By Gil Fewster, January 5, 2017
Disclaimer: I’m not an expert in neural networks or machine learning. Since originally writing this article, many people with far more expertise in these fields than myself have indicated that, while impressive, what Google have achieved is evolutionary, not revolutionary. In the very least, it’s fair to say that I’m guilty of anthropomorphising in parts of the text.
I’ve left the article’s content unchanged, because I think it’s interesting to compare the gut reaction I had with the subsequent comments of experts in the field. I strongly encourage readers to browse the comments after reading the article for some perspectives more sober and informed than my own.
In the closing weeks of 2016, Google published an article that quietly sailed under most people’s radars. Which is a shame, because it may just be the most astonishing article about machine learning that I read last year.
Don’t feel bad if you missed it. Not only was the article competing with the pre-Christmas rush that most of us were navigating — it was also tucked away on Google’s Research Blog, beneath the geektastic headline Zero-Shot Translation with Google’s Multilingual Neural Machine Translation System.
This doesn’t exactly scream must read, does it? Especially when you’ve got projects to wind up, gifts to buy, and family feuds to be resolved — all while the advent calendar relentlessly counts down the days until Christmas like some kind of chocolate-filled Yuletide doomsday clock.
Luckily, I’m here to bring you up to speed. Here’s the deal.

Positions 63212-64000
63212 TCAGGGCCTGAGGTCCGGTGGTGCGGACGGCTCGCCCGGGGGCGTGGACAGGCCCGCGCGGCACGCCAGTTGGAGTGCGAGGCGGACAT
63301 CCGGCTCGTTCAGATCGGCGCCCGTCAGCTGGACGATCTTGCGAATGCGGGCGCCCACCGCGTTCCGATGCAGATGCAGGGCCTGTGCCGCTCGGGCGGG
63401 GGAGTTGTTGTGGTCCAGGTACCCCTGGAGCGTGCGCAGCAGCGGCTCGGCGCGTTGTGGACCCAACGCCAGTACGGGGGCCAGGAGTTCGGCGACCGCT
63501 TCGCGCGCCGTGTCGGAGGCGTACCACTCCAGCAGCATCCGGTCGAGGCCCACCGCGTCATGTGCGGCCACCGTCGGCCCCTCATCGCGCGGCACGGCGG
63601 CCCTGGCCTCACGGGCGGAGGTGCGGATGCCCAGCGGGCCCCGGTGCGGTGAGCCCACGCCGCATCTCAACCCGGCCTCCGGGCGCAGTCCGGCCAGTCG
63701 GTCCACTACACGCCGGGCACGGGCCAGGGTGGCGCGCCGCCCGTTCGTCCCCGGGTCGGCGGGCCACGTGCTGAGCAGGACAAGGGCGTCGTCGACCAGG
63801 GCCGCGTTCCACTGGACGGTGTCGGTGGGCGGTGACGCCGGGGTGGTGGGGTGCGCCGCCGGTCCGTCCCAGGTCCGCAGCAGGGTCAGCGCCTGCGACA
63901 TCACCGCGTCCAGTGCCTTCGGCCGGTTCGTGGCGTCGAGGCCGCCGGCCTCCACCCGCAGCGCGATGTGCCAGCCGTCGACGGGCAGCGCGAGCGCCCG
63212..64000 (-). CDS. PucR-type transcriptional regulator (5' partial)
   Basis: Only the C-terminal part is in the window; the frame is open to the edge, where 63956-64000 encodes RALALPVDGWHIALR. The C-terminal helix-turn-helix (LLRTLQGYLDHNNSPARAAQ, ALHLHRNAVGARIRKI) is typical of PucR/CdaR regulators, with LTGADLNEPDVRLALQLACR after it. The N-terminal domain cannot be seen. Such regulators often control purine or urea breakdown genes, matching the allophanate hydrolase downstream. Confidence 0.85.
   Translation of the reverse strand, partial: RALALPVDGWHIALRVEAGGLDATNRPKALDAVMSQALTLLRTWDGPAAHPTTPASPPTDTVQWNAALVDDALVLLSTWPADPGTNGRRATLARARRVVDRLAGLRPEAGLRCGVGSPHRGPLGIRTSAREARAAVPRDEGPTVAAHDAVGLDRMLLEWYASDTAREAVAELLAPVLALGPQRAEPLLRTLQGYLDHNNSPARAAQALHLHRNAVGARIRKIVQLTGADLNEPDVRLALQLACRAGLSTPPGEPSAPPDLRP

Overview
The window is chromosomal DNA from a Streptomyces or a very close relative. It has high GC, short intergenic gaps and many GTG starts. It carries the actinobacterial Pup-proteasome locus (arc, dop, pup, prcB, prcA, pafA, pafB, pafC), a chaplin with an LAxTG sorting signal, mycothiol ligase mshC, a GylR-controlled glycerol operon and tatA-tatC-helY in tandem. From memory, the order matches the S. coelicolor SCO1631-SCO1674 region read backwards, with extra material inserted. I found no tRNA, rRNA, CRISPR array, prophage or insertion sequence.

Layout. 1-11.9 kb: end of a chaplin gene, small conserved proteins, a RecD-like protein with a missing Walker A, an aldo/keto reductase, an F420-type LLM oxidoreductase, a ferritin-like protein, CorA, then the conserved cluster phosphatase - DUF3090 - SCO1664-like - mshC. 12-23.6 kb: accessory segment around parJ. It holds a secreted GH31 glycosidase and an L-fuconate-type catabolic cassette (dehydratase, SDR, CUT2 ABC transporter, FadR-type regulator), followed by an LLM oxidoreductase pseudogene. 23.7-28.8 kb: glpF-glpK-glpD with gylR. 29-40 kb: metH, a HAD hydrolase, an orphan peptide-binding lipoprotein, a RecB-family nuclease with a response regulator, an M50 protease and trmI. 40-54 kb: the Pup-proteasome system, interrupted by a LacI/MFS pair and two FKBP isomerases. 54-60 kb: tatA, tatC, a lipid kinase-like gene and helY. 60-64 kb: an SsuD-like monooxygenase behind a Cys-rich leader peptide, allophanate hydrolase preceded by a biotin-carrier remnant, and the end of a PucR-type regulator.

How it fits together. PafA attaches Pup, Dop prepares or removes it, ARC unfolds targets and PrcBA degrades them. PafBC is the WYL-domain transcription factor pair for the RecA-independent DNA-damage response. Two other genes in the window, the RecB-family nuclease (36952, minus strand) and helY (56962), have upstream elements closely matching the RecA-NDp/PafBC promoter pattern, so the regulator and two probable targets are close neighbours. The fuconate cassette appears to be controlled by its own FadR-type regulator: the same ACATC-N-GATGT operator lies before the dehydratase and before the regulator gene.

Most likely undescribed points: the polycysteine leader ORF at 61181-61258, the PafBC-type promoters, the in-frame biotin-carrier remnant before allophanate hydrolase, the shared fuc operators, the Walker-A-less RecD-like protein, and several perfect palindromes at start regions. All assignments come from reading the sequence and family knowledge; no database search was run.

This approach is also limited by the extent of an available vocabulary. Phrase-based translation has no capacity to make educated guesses at words it doesn’t recognize, and can’t learn from new input.
Google Translate invented its own language to help it translate more effectively.
What’s more, nobody told it to. It didn’t develop a language (or interlingua, as Google call it) because it was coded to. It developed a new language because the software determined over time that this was the most efficient way to solve the problem of translation.
Stop and think about that for a moment. Let it sink in. A neural computing system designed to translate content from one human language into another developed its own internal language to make the task more efficient. Without being told to do so. In a matter of weeks. (I’ve added a correction/retraction of this paragraph in the notes)
To understand what’s going on, we need to understand what zero-shot translation capability is. Here’s Google’s Mike Schuster, Nikhil Thorat, and Melvin Johnson from the original blog post:
Here you can see an advantage of Google’s new neural machine over the old phrase-based approach. The GMNT is able to learn how to translate between two languages without being explicitly taught. This wouldn’t be possible in a phrase-based model, where translation is dependent upon an explicit dictionary to map words and phrases between each pair of languages being translated.
And this leads the Google engineers onto that truly astonishing discovery of creation:
So there you have it. In the last weeks of 2016, as journos around the world started penning their “was this the worst year in living memory” thinkpieces, Google engineers were quietly documenting a genuinely astonishing breakthrough in software engineering and linguistics.
I just thought maybe you’d want to know.
Ok, to really understand what’s going on we probably need multiple computer science and linguistics degrees. I’m just barely scraping the surface here. If you’ve got time to get a few degrees (or if you’ve already got them) please drop me a line and explain it all me to. Slowly.
Update 1: in my excitement, it’s fair to say that I’ve exaggerated the idea of this as an ‘intelligent’ system — at least so far as we would think about human intelligence and decision making. Make sure you read Chris McDonald’s comment after the article for a more sober perspective.
Update 2: Nafrondel’s excellent, detailed reply is also a must read for an expert explanation of how neural networks function.